Appreciation is continuing to moderate, abated by flattening home-building and home sales.
According to the latest S&P CoreLogic/Case-Shiller Indices, home prices in November rose 5.2 percent year-over-year—a dip from October, when prices were up 5.3 percent. In June, annual appreciation stood at 6.2 percent.
“A combination of cyclical and short-term factors put a damper on home-price growth in November,” says Ralph McLaughlin, deputy chief economist and executive of Research and Insights at CoreLogic. “On the cyclical side, a maturing economic expansion set a low ceiling for continued price growth, especially given recent challenges in affordability and inventory. Short-term factors included contentious midterm elections and decade-high mortgage rates in October and November.”
“Home prices are still rising, but more slowly than in recent months,” says David M. Blitzer, chairman and managing director of the Index Committee at S&P Dow Jones Indices. “The pace of price increases are being dampened by declining sales of existing homes and weaker affordability. Sales peaked in November 2017 and drifted down through 2018.”
Constrained inventory, according to Blitzer, is keeping prices from slowing substantially. For the better part of a year, existing-home sales have stumbled, creating downward pressure on prices. In November, sales slid 7 percent year-over-year, the National Association of REALTORS® (NAR) reported; in December, they fell further, slipping 10.3 percent.
“Housing market conditions are mixed while analysts’ comments express concerns that housing is weakening and could affect the broader economy,” Blitzer says. “Current low inventories of homes for sale—about a four-month supply—are supporting home prices. New-home construction trends, like sales of existing homes, peaked in late 2017 and are flat to down since then.”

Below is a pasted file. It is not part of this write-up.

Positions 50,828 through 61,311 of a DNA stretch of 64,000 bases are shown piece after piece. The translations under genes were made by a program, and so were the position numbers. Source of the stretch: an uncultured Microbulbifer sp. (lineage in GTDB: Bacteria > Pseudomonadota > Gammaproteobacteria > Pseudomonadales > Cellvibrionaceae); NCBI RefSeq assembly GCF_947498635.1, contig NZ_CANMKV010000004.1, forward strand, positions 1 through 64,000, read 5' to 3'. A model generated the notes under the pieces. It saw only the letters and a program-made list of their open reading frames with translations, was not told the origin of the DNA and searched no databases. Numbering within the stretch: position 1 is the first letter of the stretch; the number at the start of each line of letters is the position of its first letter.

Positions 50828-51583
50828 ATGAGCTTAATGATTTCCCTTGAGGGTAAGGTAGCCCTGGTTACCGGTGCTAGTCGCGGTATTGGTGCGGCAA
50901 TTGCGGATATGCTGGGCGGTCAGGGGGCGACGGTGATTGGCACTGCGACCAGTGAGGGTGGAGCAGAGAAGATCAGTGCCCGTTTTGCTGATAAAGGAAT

The break in the clouds are mortgage rates, which, after flirting with 5 percent, have returned to roughly 4.5 percent. The Federal Reserve has indicated it is pulling the reins this year, adopting a more “patient” policy, which is expected to keep rates from rising significantly.
“With the government shutdown failing to put homebuyers at ease, we expect home-price growth to continue to moderate over the next several months; however, falling mortgage rates should help mitigate some of these effects,” McLaughlin says.
Other economic measures, including encouraging expectations for incomes, are promising, as well.
“The softening home price appreciation in the latest Case-Shiller index will continue in the upcoming months as housing inventory builds, but it is unlikely for the national median home price to actually decline given the housing shortage of moderately-priced homes and from job additions in the economy,” said Lawrence Yun, chief economist of NAR, in a statement.
“Stable 2 percent inflation, continued employment growth and rising wages are all favorable,” says Blitzer. “Measures of consumer debt and debt service do not suggest any immediate problems.”
“In 2019, home prices in many markets look to trail income growth for the first time since 2012,” Yun said. “That is a healthy development of keeping housing affordability in check.”
The complete data for the 20 markets measured by S&P:
Las Vegas, Nev.
Los Angeles, Calif.
New York, N.Y.
San Diego, Calif.
San Francisco, Calif.
Suzanne De Vita is RISMedia’s online news editor. Email her your real estate news ideas at firstname.lastname@example.org.